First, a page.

While explaining how sockets work to one of my developers, I realized something – it would be really easy to gain access to our intranet from outside the building with just a simple change to the system’s /etc/hosts file. Our intranet is set up pretty far from ideally, and still runs on the same server that our external website is running off (which in itself is a huge no no that needs to be addressed, soon). Due to this, all external requests hit the same server as the internal requests, and adjusting the /etc/hosts file can let you forge a hostname for anything and send the request to our server.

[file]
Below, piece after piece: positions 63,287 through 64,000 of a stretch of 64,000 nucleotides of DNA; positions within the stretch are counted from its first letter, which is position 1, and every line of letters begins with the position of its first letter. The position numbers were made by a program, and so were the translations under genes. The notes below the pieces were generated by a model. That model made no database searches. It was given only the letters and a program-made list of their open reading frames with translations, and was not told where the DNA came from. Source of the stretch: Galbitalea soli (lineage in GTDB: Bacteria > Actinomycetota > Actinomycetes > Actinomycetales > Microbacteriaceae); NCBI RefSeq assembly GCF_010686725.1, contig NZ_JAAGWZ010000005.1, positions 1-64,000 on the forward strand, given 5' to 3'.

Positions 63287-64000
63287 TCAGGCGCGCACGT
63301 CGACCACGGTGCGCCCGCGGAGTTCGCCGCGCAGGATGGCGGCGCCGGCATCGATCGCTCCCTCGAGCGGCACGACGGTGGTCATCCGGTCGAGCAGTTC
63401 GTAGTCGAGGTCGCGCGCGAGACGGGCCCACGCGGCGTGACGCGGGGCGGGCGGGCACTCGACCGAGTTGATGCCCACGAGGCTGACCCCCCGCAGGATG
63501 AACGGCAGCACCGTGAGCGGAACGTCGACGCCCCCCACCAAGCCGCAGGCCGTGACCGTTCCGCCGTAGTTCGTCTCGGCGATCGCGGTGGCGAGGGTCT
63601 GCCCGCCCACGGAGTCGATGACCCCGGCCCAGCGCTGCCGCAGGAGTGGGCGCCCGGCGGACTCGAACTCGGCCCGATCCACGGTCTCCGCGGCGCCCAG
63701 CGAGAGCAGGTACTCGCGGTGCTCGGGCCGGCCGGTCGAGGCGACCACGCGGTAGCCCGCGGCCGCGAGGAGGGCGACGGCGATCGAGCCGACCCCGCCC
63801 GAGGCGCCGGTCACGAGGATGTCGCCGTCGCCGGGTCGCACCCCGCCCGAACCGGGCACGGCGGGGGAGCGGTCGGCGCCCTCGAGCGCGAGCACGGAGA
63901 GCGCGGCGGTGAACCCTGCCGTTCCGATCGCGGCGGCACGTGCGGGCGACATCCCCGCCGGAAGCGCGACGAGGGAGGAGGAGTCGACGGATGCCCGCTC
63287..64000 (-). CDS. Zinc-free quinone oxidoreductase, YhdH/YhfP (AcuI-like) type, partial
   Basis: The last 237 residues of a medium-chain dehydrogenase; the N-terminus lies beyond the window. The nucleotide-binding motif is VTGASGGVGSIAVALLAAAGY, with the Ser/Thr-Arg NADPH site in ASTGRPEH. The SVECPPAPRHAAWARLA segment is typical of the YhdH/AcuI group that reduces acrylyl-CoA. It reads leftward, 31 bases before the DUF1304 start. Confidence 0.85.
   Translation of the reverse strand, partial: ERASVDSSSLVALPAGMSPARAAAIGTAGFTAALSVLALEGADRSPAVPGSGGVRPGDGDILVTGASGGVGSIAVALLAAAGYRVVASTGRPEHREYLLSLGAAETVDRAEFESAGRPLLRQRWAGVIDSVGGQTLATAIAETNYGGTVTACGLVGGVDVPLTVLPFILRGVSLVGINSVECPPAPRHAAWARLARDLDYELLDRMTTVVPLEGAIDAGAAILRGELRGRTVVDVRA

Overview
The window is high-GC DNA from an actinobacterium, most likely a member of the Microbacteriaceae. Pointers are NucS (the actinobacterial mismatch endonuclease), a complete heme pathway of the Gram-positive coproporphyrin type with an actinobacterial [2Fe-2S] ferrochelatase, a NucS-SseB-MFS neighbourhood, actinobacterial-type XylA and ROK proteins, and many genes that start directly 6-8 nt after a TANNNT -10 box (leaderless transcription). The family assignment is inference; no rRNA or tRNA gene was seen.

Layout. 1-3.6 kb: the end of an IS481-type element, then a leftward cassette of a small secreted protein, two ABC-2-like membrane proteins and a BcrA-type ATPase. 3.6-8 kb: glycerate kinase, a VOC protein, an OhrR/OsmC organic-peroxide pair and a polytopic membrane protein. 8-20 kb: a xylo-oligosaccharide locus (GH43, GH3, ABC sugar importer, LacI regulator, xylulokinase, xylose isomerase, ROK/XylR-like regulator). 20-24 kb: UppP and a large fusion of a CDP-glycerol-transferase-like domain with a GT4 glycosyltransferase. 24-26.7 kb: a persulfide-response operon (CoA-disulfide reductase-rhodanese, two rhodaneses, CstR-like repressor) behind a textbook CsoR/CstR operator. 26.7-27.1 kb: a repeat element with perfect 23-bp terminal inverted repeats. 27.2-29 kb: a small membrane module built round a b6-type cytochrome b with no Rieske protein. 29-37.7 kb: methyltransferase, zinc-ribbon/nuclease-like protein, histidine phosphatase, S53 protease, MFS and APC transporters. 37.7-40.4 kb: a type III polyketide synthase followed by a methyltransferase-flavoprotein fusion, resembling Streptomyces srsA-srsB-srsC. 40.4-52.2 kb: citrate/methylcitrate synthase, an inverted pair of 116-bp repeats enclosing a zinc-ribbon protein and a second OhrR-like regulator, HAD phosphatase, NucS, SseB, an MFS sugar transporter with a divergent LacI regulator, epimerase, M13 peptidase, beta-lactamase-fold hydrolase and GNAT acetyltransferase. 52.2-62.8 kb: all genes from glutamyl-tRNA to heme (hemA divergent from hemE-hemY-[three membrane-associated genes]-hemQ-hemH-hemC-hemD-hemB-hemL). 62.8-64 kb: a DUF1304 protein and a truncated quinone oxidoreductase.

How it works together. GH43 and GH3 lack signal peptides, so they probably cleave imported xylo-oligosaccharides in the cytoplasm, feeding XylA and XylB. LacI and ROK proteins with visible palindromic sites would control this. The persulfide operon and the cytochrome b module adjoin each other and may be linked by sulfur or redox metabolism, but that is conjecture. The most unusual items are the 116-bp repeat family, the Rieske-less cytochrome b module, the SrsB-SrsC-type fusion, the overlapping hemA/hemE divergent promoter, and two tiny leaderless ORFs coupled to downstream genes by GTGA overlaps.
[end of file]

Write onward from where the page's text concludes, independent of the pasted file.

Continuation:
This potential breach could be combined with other types of exploits to gain access to our client control systems from outside the building. The simple solution was a modification to the vhost file for the intranet site. I simply added this directive to the <VirtualHost> node:
<Directory "/var/www/admin"> Order deny,allow Deny from all Allow from 192.168.0 </Directory>
This prevent any requests from being handled unless the IP address is 192.168.0.*, which limits allowable requests to just those on the LAN in the building.
Of course, this is only a bandaid that addresses one symptom of the problem rather than the real issue – our intranet should be located on a different server. I would like to do some work to move the intranet and mysql database to a single server that is completely inaccessible from outside the building, and use our current web / db server to just host the externally accessible website. I already have the green light to get another server, so it is just a matter of taking a Saturday to implement these changes.